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How to get from point A to point B without a car in Orlando



Welcome! If you've been in Orlando for more than five minutes, you've probably already discovered one of our more fatal flaws – the congested traffic horror show we call I-4. If you're a newbie, we're sorry you missed the crowded parking lots under the interstate, but hey, at least you also missed the first two years of the I-4 Ultimate project, slated to make our lives hell until 2021. This transportation nightmare that we will all eventually be grateful for will rebuild 21 miles of I-4, add two tolled express lanes on both sides, reconfigure a handful of interchanges and replace more than 140 bridges. You already know you can avoid all that by yourself with Uber or Lyft, but there are other alternative options for getting from point A to point B in Orlando.

Bike sharing

Getting your butt on one of those nifty orange bicycles is pretty easy – the Juice Bike Share program lets you reserve on its mobile app or online. After you find a bike, you enter a four-digit PIN code on the keypad to unlock the bike. When you're done, just lock it up at a Juice hub or leave it on a regular bike rack (though that will cost you $2). If it's just for a day, you'll pay $8 per hour, but locals can choose from three plans: For $15 a month, ride 60 minutes per day; for $20 a month, ride 90 minutes per day; and for students, there's a discounted plan of $59 a year for 60 minutes per day. Watch out for additional fees, though – if you go over your allotted time, it'll cost you 10 cents per minute.

Car sharing

City of Orlando has a car-sharing partnership with Zipcar. You can reserve a vehicle online or through a mobile app for one hour or up to seven days. You'll receive a Zipcard to unlock the car and then be on your merry way. Gas and insurance is included, and you'll get up to 180 miles of travel a day. To become a member, pay $7 a month or $70 a year, plus a $25 application fee. Use what would have been that monthly car payment to go on one of the road trips we'll show you later in this guide!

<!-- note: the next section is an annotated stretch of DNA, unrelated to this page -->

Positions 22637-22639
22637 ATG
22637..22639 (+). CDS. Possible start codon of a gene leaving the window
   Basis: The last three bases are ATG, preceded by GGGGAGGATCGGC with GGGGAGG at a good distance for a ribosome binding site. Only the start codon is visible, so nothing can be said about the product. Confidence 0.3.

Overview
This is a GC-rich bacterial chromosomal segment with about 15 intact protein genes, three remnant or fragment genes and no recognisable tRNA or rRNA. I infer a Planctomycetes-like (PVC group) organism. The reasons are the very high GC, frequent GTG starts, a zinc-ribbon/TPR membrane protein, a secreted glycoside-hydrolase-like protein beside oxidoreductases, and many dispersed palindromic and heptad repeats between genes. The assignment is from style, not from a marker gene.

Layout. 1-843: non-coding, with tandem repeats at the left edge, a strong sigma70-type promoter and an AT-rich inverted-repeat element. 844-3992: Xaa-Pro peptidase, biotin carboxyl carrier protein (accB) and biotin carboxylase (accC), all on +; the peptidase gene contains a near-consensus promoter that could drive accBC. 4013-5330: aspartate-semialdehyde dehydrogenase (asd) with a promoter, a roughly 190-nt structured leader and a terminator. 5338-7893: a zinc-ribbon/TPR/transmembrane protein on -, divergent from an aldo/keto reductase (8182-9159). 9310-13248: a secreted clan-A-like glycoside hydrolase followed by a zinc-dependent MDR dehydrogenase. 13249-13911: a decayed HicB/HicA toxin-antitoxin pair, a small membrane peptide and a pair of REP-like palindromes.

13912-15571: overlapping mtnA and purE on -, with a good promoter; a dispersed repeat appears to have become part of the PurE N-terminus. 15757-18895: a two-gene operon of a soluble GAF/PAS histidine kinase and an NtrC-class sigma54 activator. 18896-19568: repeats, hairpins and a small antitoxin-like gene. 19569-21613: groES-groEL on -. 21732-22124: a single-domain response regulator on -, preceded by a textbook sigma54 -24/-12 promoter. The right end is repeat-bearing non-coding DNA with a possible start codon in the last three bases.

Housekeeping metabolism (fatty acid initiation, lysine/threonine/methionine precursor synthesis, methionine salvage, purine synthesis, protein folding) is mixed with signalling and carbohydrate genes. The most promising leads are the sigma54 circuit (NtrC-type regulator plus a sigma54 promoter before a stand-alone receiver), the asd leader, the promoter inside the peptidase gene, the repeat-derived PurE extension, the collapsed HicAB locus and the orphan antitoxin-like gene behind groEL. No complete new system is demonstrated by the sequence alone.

Free Lymmo buses

These free Lynx lines going around downtown are your ticket to not walking in 100-degree weather. The Orange-Downtown line goes from the Lynx Central Station to downtown and back every five to seven minutes, while the Orange-North Quarter line goes in a loop from Livingston Street to Magnolia Avenue, Marks Street and Orange Avenue every 15 minutes. The Grapefruit line travels east to west from the Amway Center to Lake Eola every 10 minutes, and the Lime line travels within Parramore, from the Creative Village to the federal court house every 10 minutes. Beat the morning congestion with this rapid-transit service and enjoy the free WiFi that's on all Lynx buses.


Central Florida's rail service connects riders through 12 stations in Orange, Seminole and Volusia counties, with stops from Sand Lake Road in Orlando's tourism district up to DeBary. SunRail's next expansion will open four additional stops in a 17-mile segment of Osceola County by 2018, with stations in Kissimmee, Poinciana and Meadow Woods. Another expansion to the north will eventually add 12 more miles to the rail service to connect the DeBary station to DeLand. A three-county round trip for an adult costs $7.50, or you have the option of getting a reloadable SunCard with weekly, monthly or yearly plans. SunRail is a good transportation alternative, but it travels limited hours and doesn't operate on weekends or holidays, so you might want to have more than one way to get around in your back pocket.

Coming, eventually: Brightline at the Orlando International Airport

You're going to have to wait a while for this one. The Brightline express train service plans to connect cities on the southeast coast all the way from Orlando through West Palm Beach and Fort Lauderdale to eventually reach Miami. The first phase of the project connecting the South Florida cities is expected to open this summer. But the Phase 2 extension to a station near the Orlando International Airport has been delayed by more than two years. So plan your trips accordingly for 2019, and in the meantime, stick behind the wheel for the four-hour journey down south.

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